Ponds can look lovely, with neat little reeds growing tall, a few fish swimming around and perhaps a water lily decorating the middle, but, as the parents of the toddler who recently drowned in a garden pond in Cumbria tragically found out, they are also very dangerous for toddlers and young children.
The 23 month old child was discovered by his mother early evening just a few weeks ago. Despite calling for help and being rushed to the local hospital, the little one didn't pull through. He drowned in the pond in the family garden.
Earlier this year, another 2 year old was found drowned in his garden pond in Bristol. In this case, the mother was arrested on suspicion of child neglect, although she was released on police bail.
Every year on average, about ten toddlers and children die in garden ponds. It is tragic and it is an avoidable disaster.
Needless to say, no matter how pretty your pond, none is worth the loss of life, the anguish of the parents, friends and family who will never be able to change the course of events and bring their little children back.
Children and toddlers whether crawling or walking or running move fast. One moment they are there, the next they have scuttled off. That is the nature of children.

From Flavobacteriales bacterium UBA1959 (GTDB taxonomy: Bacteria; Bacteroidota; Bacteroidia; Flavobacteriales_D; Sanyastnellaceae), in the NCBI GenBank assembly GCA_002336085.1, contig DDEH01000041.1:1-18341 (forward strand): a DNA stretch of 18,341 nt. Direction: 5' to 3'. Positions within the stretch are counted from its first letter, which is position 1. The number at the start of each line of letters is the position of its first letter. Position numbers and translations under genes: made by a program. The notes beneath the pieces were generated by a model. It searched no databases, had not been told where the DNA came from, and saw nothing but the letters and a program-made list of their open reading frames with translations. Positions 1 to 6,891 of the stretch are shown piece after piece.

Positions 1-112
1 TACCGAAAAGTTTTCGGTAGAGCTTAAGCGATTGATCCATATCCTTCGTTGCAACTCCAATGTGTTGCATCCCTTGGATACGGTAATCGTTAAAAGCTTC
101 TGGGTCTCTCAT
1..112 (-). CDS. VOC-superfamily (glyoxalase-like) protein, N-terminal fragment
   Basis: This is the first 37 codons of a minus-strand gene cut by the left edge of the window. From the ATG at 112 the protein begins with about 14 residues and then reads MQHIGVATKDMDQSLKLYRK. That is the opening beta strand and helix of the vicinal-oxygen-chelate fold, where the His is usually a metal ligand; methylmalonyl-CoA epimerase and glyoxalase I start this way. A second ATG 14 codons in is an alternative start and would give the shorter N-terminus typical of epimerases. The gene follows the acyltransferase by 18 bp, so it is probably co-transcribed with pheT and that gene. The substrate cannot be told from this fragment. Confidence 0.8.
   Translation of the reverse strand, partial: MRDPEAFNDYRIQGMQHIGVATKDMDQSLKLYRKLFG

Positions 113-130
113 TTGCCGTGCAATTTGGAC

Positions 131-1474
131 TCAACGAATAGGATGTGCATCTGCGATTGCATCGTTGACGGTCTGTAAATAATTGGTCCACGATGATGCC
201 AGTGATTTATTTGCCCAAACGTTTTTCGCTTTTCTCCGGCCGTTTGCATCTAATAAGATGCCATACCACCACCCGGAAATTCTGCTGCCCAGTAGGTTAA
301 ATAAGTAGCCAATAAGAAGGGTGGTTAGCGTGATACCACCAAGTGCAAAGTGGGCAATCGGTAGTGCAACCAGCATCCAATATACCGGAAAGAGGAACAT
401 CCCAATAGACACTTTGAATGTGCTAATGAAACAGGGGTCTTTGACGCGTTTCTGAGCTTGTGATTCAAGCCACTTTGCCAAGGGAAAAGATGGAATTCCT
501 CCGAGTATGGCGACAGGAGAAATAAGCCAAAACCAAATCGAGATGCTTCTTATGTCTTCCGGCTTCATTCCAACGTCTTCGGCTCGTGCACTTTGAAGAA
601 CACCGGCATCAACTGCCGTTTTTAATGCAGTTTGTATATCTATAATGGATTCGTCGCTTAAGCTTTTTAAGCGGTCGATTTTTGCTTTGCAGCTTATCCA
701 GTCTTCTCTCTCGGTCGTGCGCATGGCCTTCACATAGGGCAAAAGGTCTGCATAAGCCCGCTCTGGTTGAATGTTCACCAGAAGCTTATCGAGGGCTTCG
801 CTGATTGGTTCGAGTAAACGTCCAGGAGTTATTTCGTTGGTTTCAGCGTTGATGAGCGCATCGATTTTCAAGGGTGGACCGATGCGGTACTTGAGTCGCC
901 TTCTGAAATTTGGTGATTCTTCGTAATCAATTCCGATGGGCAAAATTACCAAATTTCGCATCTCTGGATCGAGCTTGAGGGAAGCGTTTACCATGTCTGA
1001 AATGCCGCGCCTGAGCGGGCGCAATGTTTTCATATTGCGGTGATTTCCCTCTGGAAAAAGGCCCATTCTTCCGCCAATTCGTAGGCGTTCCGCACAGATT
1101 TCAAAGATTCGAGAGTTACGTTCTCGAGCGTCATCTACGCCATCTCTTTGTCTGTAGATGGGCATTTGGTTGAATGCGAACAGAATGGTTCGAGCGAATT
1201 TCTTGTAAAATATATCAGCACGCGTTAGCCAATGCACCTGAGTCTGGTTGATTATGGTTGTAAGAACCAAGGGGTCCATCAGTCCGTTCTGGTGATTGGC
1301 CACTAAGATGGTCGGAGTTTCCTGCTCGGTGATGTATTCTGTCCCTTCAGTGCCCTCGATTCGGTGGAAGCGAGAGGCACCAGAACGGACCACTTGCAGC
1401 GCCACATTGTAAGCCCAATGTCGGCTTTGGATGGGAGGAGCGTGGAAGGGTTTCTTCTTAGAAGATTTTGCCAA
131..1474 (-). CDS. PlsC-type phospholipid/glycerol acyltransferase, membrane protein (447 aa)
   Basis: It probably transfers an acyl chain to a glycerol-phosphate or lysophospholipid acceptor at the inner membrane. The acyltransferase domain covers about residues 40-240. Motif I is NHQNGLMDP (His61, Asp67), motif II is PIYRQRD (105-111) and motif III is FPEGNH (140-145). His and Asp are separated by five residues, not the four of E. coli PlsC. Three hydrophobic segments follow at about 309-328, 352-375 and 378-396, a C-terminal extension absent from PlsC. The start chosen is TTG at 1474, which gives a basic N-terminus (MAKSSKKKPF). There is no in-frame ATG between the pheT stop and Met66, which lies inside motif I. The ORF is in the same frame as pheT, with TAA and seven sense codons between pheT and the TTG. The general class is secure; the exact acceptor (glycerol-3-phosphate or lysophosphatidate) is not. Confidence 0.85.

Don't bother with fencing, or raising a little wall around the water, or carefully explaining to the kids not to go near the water. Just fill it in, turn it into a sandpit even! It simply isn't worth it!
Coroner Andrew Haigh has called for a ban on looped cords for blinds and curtains having held two inquests for two toddlers who died having been caught up in such cords. His call comes almost a year to the day after a Scottish sheriff also called for such a ban following another toddler' death. The Royal Society for the Prevention of Accidents (RoSPA) report that between one or two children are killed each year by looped blind cords. Such blind and curtain mechanisms have long been banned in the USA, Australia and Canada, and it's time they were removed from sale in the UK too.
If you have looped curtain or blind cords in your home, make them safe for children. Follow advice from the British Blind and Shutter Association who publish a leaflet on how to make blinds safe. Their advice includes:-
If you are fitting new blinds, then look for mechanisms that do not require a looped chain or cord, such as pull wands, spring operated roller blinds, concealed or geared mechanisms with a wand that twists to operate the blind. You may be able to cut looped curtain cord and tie a pull handle to each end, removing the loop which is the main cause of strangulation in young children.
Our houses generally offer a safe environment for young children, but a sales ban on looped cords and chains for blinds and curtains could save one or two little lives every year.
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